GEM Colorshift material pic.twitter.com/QJStoiDleH

— Andy Rubin (@Arubin) October 8, 2019

All the evidence we have about the Gem phone so far suggests it is an Android phone without access to the Play Store and Google apps. XDA Developers discovered Android commits from Essential employees referencing this “Gem” phone, and one of the attached screenshots exposed a build string “gem-q-microg-userdebug MICROG.QP1A.190711.020.” You can pick a few bits of data out of this string (it runs Android 10 and was built on 07/11/2019). But the big piece of info is that this build runs “MicroG,” an open source reimplementation for Google Play Services. MicroG is built specifically for devices without Google’s apps and services, allowing apps that call on proprietary Google APIs to still run on non-Google devices. The Gem phone runs an Android fork.

MicroG mostly exists as an open source project for home tinkerers who want to build an all-open source version of Android. It has never been tested in a commercial product, and MicroG’s Github page describes itself as “alpha-grade software and not yet ready for production use.” The lack of a real app ecosystem helps explain why many of the apps look so generic. The only two name brands on the phone are Spotify and Uber, and both of those services have Web apps.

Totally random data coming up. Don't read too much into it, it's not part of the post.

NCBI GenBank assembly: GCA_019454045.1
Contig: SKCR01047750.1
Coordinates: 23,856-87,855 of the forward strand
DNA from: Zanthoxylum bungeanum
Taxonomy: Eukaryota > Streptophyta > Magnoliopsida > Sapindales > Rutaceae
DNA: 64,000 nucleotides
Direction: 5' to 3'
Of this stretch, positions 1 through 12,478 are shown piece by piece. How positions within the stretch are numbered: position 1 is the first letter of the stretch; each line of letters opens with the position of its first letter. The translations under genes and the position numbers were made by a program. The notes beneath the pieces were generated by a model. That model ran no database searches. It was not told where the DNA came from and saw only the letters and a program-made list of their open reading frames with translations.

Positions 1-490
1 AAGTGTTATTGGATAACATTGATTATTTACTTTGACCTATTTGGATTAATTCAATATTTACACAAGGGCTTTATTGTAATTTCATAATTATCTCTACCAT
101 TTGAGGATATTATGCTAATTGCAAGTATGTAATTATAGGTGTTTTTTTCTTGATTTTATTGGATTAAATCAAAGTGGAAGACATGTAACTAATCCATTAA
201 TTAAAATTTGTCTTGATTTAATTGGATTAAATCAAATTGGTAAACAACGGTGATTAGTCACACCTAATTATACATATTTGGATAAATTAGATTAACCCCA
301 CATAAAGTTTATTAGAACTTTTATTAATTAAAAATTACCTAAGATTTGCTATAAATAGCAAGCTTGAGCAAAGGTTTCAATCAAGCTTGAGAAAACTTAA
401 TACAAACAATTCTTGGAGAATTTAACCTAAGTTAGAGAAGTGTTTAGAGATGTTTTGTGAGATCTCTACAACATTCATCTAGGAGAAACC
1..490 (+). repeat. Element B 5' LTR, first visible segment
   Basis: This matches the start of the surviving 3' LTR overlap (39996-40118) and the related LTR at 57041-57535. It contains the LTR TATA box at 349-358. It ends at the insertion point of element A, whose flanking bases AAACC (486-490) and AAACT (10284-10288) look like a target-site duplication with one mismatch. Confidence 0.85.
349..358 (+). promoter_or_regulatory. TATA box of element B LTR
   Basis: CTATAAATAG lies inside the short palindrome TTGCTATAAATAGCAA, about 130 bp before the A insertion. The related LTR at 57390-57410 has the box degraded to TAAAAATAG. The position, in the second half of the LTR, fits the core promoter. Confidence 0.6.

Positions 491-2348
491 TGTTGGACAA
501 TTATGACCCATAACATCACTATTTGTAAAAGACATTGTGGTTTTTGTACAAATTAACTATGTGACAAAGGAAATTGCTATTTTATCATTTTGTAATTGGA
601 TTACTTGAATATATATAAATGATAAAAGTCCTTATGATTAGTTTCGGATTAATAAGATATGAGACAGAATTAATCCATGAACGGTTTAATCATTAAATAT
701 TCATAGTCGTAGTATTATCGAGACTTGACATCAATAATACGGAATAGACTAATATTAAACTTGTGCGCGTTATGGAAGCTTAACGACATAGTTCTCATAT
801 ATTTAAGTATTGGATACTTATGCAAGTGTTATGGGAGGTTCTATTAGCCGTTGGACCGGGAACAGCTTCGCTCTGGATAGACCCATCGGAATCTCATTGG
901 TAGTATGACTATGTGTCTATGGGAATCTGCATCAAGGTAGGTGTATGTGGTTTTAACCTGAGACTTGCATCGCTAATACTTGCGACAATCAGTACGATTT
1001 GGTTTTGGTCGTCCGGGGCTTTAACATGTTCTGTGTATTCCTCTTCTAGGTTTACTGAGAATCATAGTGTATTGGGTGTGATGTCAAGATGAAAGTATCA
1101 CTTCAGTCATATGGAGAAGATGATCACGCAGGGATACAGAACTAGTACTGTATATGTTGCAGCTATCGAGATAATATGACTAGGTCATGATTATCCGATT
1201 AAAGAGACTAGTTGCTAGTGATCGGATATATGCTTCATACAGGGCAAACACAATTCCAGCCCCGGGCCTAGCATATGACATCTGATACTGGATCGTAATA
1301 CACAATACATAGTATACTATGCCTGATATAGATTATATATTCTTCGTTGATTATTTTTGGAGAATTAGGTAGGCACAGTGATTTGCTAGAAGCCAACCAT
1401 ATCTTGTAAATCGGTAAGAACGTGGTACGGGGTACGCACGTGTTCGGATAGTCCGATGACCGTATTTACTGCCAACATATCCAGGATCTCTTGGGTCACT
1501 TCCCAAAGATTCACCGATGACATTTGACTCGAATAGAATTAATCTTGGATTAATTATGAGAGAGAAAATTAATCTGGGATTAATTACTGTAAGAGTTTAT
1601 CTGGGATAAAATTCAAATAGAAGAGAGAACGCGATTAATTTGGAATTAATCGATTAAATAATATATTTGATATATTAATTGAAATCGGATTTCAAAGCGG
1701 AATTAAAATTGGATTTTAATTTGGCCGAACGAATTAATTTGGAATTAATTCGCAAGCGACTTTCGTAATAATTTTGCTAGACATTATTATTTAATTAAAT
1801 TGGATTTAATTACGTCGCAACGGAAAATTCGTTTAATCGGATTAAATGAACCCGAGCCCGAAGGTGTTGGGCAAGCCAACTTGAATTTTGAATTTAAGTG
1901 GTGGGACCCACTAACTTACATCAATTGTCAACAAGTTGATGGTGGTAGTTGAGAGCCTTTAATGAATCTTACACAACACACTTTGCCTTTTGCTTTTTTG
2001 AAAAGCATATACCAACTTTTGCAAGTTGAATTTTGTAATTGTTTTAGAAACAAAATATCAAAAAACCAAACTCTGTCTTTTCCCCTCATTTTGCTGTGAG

Without Google Maps, it looks like Essential is rolling its own map app. The app, which was prominently featured in one of the five images, is just called “Maps” with a positively generic blue icon. The mapping data is a match for OpenStreetMap, and the app design and iconography don’t match anything on the market. There’s also what looks to be live traffic data, which Essential must be licensing from a provider.

How input would work on a device like this is unclear. A normal keyboard would be nigh-unusable on a display this skinny. A 2018 report from Bloomberg said Essential’s next phone would “have a small screen and require users to interact mainly using voice commands, in concert with Essential’s artificial-intelligence software.”

Bloomberg definitely got the “small screen” part right, so maybe the primary input is voice? XDA found references to a “fingerprint walkie-talkie” mode, so perhaps the divot on the back is a fingerprint reader, and you press on it when you want to enter a voice command.

There’s also an AT&T logo in the clock. Does that mean AT&T is a launch partner, or is that just a mockup? The Essential Phone’s only US carrier partner was Sprint.

That’s about it for Essential’s Project Gem, a phone that raises a whole host of questions with some very concerning answers. Will you really be able to type and use apps on a smartphone this skinny? Does anyone want an app-less smartphone in 2019? Do you want to constantly talk to your smartphone if voice input is the primary option? Will this phone be another commercial failure, and will a second flop be the death of Essential?

Essential says it “looks forward to sharing more in the near future.”

Listing image by Essential

Let’s block ads! (Why?)

Original Post Source link